The good thing about the Web and bloggers is that one can virtually attend conferences. Of course it is not a replacement for being there the networking that takes place at these events is almost as important as what the speakers talk. But in case one is unable to attend, then now we have alternatives. So, it was with the Web 2.0 conference which was held in San Francisco from October 5-7. It looked like the place to be but it isnt easy going from Mumbai to the US for a 3-day event! So, I decided to do the next best thing read about the event from multiple sources on the Web and summarise the learnings here. [I had written a blog post with some links earlier.]
I’m talking about the emergence of what I’ve started to call Web 2.0, the internet as platform. We heard about that idea back in the late 90s, at the height of the browser wars, but that turned out to be a false alarm. But I believe we’re now starting the third age of the internet — the first being the telnet-era command line internet, the second the web — and the third, well, that tale grows in the telling. It’s about the way that open source and the open standards of the web are commoditizing many categories of infrastructure software, driving value instead to the data and business processes layered on top of (or within) that software; it’s about the way that web sites like eBay, Amazon, and Google are becoming platforms with rich add-on developer communities; it’s about the way that network effects and data, rather than software APIs, are the new tools of customer lock-in; it’s about the way that to be successful, software today needs to work above the level of a single device; it’s about the way that the Microsofts and Intels of tomorrow are once again going to blindside established players because all the rules of business are changing.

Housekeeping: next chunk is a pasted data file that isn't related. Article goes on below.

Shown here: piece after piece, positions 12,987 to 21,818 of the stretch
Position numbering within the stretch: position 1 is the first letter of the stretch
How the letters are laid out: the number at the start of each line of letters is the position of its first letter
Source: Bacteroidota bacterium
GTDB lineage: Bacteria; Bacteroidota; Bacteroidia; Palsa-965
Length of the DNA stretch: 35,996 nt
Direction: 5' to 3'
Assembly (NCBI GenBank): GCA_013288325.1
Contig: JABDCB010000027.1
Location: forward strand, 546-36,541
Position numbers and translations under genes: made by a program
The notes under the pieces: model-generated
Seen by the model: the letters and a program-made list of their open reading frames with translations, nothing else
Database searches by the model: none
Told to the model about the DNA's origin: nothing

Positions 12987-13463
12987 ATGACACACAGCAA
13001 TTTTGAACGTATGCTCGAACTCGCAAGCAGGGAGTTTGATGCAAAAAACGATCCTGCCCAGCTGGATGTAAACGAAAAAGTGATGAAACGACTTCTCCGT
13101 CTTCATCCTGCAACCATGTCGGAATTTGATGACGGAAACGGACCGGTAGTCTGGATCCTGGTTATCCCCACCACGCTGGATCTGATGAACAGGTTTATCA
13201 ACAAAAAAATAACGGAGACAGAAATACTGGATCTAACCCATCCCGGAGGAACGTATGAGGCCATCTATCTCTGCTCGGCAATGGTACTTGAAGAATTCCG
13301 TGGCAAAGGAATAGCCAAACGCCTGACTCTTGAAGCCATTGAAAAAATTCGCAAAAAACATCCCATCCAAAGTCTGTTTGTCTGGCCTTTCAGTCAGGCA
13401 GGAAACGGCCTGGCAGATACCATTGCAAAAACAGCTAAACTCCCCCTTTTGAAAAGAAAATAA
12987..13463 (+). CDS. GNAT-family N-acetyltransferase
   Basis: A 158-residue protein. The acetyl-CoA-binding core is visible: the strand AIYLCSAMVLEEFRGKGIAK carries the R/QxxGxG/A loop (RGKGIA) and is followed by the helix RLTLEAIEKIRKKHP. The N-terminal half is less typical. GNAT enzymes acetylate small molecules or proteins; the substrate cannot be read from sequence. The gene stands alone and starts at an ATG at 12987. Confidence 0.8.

John Battelle added:
Time and again as I report in this space, I’m struck by how different this time round is from the late 1990s. For example, [when] I spoke with Jeff Weber, who runs USAToday’s digital publishing efforts, and we had a robust conversation about publishing models, new and old. I was part of the first wave of “new media” in the 90s, and we were convinced that the world was changing, but wrong in the timing and execution. Now, a whole host of “lightweight publishers” have sprung up, and they are challenging and undermining the entire cost structure and business model of old line publishers. This time, it’s real. Weber pointed out to me that Yahoo News, which is twice as big as USAToday.com, and has just 11 employees. Then there’s craigslist, with more traffic than nearly anyone, and only 20 or so employees. How do they do that? They’ve got a very Web 2.0, lightweight business model, that’s how (and Yahoo aggregates content, then creates interfaces, of course). Over and over, in so many aspects of industry, we see this happening – travel, finance, media, entertainment, retail. It’s exciting, and it’s fun.
The next Web has been creeping upon us. Through the hiatus of the past few years, entrepreneurs and once-maligned Internet dotcoms have been working to put together a new Web around us. It has many elements which were mostly unheard of a few years ago web services, RSS, blogs, wikis, social software, and the like. It is about machines interacting with other machines to make a better experience for us. Underlying this new Web is commodity hardware and open-source software and a lot of innovation, which goes by the name of lightweight business models. The Web is becoming a platform.